“There are a few objects that… bear markings that some have considered symbolic in nature, such as marked bone scraps from… Bilzingsleben… However, some of these may indeed have served practical functions such as ‘cutting boards’… Such ‘motifs’ are not repeated often enough to be recognized either as intentional or as a style.”

- Philip G. Chase
Anthropology, University of Pennsylvania, 1991: 210.

“Over the course of hundreds of thousands of years there are no two [Acheulean or Mousterian] objects that are alike.”

- Randall White
Anthropology, New York University, 1992: 546

wrong, Chomsky’s was, and still is, the most scientific position as there are no known existing or historical ‘primitive’ languages. They are all complex. tn_Same-outer-angles_Fig5d_crop-for-pcn13.jpgStill, most modern linguists have adhered to the evolutionary system ever since the claims made in Darwin’s 1859 book, On the Origin of Species, were accepted as axioms. Chomsky himself, influenced by peer pressure to conform with the template, adopted Eldredge and Gould’s theory of punctuated equilibrium though anyone familiar with the physical rather than the theoretical evidence from both paleontology (fossils) and palaeolinguistics knows that what this theory really says is that we have no idea how anything including language evolved. The conditional, “if it evolved at all” is of course, not permitted.

Fig. 4
Slide #20 (of 112). Observation 2: The motifs share identical outer angles and vertices demonstrated via protractor. Artifacts 1 & 3.

Shooting-in-the-dark approaches to language origins are relied upon because it is believed that language leaves no traces we can study directly. However, this is not true, as demonstrated at the XV UISPP Congress (International Union for Prehistoric and Protohistoric Sciences) in Lisbon in 2006 in a program called The Graphics of Bilzingslebentn_Same-inner-angles_Fig5e_crop-for-pcn13.jpgIn this program by means of easy-to-understand geometric studies was presented the first proofs of a Lower Palaeolithic language of Homo erectus 400,000 years old (Figs. 1-10 and others). These studies showed that Homo erectus people were just as intelligent as we are today and that their symbolic and mathematical abilities made them our equals.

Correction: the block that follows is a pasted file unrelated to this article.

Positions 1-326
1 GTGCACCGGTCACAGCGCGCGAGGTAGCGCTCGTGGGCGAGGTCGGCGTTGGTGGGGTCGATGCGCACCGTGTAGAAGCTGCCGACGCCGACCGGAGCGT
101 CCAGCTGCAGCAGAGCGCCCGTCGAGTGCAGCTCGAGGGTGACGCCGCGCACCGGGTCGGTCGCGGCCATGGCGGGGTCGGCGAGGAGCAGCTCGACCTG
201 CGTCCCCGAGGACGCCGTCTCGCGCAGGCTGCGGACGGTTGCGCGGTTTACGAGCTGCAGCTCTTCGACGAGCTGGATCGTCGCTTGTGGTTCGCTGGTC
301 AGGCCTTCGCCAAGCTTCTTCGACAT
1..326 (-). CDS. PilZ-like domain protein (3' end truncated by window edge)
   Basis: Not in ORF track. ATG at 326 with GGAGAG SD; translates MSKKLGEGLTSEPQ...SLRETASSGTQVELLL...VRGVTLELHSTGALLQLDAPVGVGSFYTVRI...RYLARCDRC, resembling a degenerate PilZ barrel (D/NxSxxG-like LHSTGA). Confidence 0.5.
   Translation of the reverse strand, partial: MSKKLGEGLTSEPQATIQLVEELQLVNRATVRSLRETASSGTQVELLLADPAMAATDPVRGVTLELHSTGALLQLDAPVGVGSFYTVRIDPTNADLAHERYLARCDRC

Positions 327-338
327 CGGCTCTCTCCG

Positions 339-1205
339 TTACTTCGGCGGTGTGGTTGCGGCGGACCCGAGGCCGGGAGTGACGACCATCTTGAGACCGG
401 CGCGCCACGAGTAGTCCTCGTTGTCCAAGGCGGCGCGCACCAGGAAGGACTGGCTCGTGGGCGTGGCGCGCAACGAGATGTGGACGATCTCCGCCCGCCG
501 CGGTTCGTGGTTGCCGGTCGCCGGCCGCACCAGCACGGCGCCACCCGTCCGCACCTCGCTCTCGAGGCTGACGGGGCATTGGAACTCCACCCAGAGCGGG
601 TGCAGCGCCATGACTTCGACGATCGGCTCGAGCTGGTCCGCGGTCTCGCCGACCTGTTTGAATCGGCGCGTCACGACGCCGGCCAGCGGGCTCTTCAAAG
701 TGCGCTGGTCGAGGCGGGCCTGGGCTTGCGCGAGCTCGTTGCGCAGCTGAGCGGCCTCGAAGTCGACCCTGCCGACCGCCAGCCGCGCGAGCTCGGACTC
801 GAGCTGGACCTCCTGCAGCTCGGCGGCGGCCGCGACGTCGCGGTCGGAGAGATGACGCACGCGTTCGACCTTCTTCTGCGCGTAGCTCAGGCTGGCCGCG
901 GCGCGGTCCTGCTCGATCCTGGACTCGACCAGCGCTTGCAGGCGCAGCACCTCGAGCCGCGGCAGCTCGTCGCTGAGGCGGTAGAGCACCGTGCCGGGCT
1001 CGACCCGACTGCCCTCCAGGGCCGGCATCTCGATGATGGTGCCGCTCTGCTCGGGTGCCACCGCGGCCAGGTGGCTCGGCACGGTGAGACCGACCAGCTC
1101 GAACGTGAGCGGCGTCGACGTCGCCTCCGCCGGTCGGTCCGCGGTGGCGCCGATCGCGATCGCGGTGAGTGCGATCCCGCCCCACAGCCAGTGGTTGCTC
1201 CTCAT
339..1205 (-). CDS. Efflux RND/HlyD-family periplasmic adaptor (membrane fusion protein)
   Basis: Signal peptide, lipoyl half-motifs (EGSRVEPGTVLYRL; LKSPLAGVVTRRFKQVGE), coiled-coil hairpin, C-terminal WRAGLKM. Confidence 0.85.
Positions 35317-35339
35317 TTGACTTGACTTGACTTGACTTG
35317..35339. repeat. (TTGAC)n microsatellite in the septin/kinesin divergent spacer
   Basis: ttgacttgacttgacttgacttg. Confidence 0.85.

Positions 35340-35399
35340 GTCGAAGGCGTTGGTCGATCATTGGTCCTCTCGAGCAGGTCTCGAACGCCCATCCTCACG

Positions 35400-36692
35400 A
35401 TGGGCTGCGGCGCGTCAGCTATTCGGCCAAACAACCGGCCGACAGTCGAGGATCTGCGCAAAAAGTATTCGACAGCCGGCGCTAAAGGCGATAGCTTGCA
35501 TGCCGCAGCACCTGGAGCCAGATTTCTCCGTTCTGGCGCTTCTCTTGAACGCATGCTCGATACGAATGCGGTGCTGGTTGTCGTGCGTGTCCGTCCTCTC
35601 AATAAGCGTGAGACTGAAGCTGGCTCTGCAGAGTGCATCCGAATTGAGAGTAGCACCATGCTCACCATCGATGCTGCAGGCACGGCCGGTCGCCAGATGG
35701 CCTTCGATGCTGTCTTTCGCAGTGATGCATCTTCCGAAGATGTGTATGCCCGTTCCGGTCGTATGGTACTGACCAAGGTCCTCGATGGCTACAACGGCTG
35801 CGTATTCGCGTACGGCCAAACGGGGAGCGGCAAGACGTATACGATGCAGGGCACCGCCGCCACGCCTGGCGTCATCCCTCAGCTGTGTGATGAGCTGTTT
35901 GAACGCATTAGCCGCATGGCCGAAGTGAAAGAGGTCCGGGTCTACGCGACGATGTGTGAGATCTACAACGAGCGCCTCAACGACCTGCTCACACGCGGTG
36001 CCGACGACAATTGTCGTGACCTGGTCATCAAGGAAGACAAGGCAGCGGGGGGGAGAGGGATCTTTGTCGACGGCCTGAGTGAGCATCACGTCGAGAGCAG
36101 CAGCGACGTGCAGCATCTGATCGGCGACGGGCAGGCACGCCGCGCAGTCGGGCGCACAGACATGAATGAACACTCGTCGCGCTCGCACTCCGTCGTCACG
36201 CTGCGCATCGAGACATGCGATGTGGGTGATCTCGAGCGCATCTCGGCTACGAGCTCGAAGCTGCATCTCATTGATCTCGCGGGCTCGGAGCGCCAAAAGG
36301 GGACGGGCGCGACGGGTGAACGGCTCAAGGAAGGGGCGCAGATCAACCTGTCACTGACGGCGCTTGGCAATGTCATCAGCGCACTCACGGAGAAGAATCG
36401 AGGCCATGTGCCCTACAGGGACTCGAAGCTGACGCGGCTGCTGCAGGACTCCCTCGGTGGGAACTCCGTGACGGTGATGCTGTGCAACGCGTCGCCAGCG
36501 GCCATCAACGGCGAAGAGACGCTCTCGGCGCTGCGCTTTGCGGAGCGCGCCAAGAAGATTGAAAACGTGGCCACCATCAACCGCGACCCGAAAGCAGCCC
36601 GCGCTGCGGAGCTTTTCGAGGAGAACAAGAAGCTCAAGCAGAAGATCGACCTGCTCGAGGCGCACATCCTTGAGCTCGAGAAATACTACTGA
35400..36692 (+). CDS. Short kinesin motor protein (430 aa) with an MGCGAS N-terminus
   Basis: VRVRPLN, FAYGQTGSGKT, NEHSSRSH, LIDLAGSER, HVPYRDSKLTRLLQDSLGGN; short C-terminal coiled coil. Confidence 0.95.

Fig. 5
Slide #21 (of 112). Observation 3: The motifs share identical ‘inner’ angles and vertices demonstrated via protractor. Artifacts 1 & 3.

The problem this created for the mainstream science community is that it simultaneously showed that there has been no evolution of language ability nor any other human mental ability for at least 400,000 years—a claim which can readily be extended back 1.4 to 2 million years (including evidence such as the incised bones from Kozarnika Cave, Bulgaria; fire use; etc.) or, in fact, to whatever point in time we assign as the first appearance of the genus Homo. The prediction is that future evidence will show not Darwin’s gradation of mental abilities but that there has been no change in such abilities and that everything interpreted as change in cognitive ability is actually related to culture.tn_Many-other-angles_Fig5f_crop-for-pcn13.jpg

Fig. 6
Slide #22 (of 112). The motifs share many other identical angles. Artifacts 1 & 3. NOTE: There are many more shared angles besides those in Figs. 4-6, the only difference being that they do not share the same vertices within their respective motifs whereas all of these do.

Since the scientific community is committed to the evolutionary paradigm as an act of faith, any evidence which does not align with this paradigm is seen not in the light of normal scientific discovery but rather as a threat. This is reason enough for even scholars of once high-integrity to participate in behind-the-scenes blockades of the early language hypothesis from publication.

Ignoring evidence like this did not occur with the discovery of cuneiform or translation of hieroglyphs via the Rosetta Stone as neither of those discoveries challenged a religious dogma. However, in the biased modern science community, one must contend with the dogged belief that everything, including language, evolved from lower forms.

Ironically, despite many months of behind-the-scenes accolades from those present at the program and others with copies of the Thumbnails handout—including linguists, psychologists, engineers, etc.—The Graphics of Bilzingsleben was immediately censored from the public record not only in the false

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“If the authors mean that the mark makers of Bilzingsleben exhibit preferences for orderly pattern... these kinds of preferences are well documented among the great apes.”

“There is no need to invoke some ‘faculty for abstract thinking,’ like planning ahead, to account for these morphologies.”

- Whitney Davis
Art History, Northwestern University, 1988: 102

report mentioned in Part 1, but in the tn_Same-point-coordinates_Fig6a_crop-for-pcn13.jpgsubsequent follow-up report on the congress by the Session’s Chair in Rock Art Research. In fact, the Chair allotted only one sentence to the entire Pleistocene palaeoart of the world session sacrificing a standard acknowledgment of all presenters, while in its place publishing an unexpectedly high claim about engraved bones from a site 10km from Bilzingsleben. I have had many similar experiences ever since submitting my work for peer review in anthropology in 1995.